I groped around for the most delicate description I could muster and, after a moment of silence she primly replied, “Would that they’d had that in my day” and glided off for a refill.
Sitting down to write an email or sales page can feel as daunting as explaining vibrators to an influential woman. But using the Silver Bullet can make it so much better.
First, let’s talk about four reasons you’d even want to use bullet points in the first place.
- People are lazy. Like “My gosh this is three paragraphs long and I just can’t do it” kind of lazy. Using bullet points breaks up blocks of text so, instead of seeing your email as “One more long-ass thing I have to read”, they see it as “Oh look, it’s a paragraph and a few bullet points – I can do that!”.
- They make it look short. Bullet points don’t just break up walls of text into bite-sized chunks. Because they indent sentences, they also shorten how far across the screen the line reaches. Remember, people are lazy. Anything you can do to make it look like less work is a good thing.
- They highlight the main idea. People aren’t just lazy, they’re busy. Probably busy trying to find new ways to be lazy* but, either way, you have their attention for about 8 seconds. Get to the point. Bullet points are like a giant road-side sign pointing to the good stuff.
- People who skim are looking for bullet points. Remember when I said people are busy? Yeah, some of them don’t actually read what you write. I know, I know. BUT! If they’re skimming, they know bullet points are where it’s at. So make ’em good; It might be the only thing people read.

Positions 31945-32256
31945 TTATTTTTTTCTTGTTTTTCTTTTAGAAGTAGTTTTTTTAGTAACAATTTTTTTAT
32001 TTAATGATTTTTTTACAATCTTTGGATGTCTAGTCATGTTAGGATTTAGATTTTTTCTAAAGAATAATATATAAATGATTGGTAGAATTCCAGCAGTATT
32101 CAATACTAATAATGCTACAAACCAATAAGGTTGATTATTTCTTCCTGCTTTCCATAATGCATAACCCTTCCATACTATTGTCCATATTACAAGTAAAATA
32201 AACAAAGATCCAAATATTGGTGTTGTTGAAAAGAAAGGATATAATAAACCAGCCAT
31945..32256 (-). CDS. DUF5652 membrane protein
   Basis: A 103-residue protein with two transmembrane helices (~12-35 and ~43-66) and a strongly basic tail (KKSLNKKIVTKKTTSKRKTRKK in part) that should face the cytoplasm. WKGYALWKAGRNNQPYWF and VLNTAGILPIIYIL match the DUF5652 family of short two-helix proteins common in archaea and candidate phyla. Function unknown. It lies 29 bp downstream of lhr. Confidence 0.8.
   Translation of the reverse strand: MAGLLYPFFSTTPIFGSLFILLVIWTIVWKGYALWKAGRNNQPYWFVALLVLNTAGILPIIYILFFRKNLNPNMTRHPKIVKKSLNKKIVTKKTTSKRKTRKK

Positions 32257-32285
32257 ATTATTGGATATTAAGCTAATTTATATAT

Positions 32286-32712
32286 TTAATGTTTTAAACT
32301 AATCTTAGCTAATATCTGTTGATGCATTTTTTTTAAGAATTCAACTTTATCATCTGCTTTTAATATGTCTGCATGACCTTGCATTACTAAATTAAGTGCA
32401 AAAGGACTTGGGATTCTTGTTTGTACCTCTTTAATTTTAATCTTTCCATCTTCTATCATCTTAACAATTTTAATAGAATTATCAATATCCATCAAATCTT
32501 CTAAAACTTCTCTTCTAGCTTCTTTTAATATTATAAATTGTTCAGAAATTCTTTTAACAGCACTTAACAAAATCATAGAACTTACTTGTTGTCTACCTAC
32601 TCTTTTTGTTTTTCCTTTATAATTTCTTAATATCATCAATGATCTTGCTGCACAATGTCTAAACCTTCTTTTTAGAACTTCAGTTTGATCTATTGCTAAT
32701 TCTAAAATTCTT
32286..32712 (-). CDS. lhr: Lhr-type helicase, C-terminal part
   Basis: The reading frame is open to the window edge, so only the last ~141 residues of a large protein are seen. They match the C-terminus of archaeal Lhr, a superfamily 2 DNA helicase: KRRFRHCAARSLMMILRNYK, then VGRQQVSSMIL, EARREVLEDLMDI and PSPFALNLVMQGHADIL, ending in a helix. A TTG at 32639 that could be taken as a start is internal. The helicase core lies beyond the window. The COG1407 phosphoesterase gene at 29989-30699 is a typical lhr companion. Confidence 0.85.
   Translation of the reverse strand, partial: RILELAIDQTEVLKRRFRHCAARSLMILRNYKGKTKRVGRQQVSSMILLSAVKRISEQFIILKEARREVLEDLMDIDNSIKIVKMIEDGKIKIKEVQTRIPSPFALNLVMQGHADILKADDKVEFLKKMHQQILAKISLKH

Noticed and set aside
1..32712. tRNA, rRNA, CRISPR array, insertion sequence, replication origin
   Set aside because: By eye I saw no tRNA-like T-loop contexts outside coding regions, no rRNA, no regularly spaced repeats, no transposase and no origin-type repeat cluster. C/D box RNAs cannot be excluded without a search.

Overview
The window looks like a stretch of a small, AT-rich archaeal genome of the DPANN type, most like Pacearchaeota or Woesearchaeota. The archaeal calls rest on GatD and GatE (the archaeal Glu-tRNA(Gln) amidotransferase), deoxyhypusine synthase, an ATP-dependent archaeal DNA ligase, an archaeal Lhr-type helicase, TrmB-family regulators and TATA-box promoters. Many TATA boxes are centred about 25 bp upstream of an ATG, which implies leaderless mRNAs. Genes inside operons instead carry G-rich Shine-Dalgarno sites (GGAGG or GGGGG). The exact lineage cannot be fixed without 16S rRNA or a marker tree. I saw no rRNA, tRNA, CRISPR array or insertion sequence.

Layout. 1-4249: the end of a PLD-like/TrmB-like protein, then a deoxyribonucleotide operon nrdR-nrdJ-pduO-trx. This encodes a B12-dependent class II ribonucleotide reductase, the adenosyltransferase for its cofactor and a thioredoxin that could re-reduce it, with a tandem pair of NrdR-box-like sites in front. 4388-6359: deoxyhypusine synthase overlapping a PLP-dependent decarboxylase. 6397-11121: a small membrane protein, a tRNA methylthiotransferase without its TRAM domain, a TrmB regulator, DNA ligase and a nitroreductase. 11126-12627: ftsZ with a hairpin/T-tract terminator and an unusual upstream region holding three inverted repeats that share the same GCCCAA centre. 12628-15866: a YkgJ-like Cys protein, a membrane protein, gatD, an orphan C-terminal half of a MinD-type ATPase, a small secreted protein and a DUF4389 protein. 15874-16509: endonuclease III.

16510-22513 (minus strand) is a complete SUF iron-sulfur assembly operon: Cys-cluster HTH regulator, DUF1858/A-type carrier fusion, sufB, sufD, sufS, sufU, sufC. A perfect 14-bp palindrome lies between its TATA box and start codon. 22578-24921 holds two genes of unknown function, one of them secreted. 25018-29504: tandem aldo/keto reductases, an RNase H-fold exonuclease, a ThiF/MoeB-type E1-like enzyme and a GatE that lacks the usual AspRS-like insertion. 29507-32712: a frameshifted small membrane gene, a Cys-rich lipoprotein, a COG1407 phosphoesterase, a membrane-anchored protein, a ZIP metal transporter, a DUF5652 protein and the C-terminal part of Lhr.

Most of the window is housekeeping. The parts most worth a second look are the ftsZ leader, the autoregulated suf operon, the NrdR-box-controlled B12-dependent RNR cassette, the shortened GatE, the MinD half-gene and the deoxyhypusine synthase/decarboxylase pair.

Now you know why you want to use them. Let’s talk about how.
When using bullet points, you want to keep them similar in:
Length. Bullet points should be short. If they’re not, it defeats the purpose of having a bullet point.
Appearance. Each bullet point should roughly mirror its partners. If the first bullet point is one word, the next one shouldn’t be two sentences. Try to keep them consistent.
Style. Try to keep the style of the bullet points the same. If they’re all light-hearted, stick with it. If they’re all matter-of-fact, keep it going. And they should all start with the same part of speech (bonus points for verbs!).
That’s a lot to cover for something so small.
To recap, bullet points:
- Use them
- Keep them short
- Make them look similar
- Pick one style and stick with it
In the next email or sales page you write, try using bullet points. And keep your eyes open; once you master these steps, I’m going to give you the three-step formula you need to write compelling bullet points that make your copy stand out.
Questions about bullet points (or about what the heck was going on at that cocktail party?) ask in the comments below and I’ll be sure to reply.
*Lest you think I don’t include myself in the “lazy” category, I should confess now: I once refused to do dishes for three days while I waited for the new dishwasher to arrive.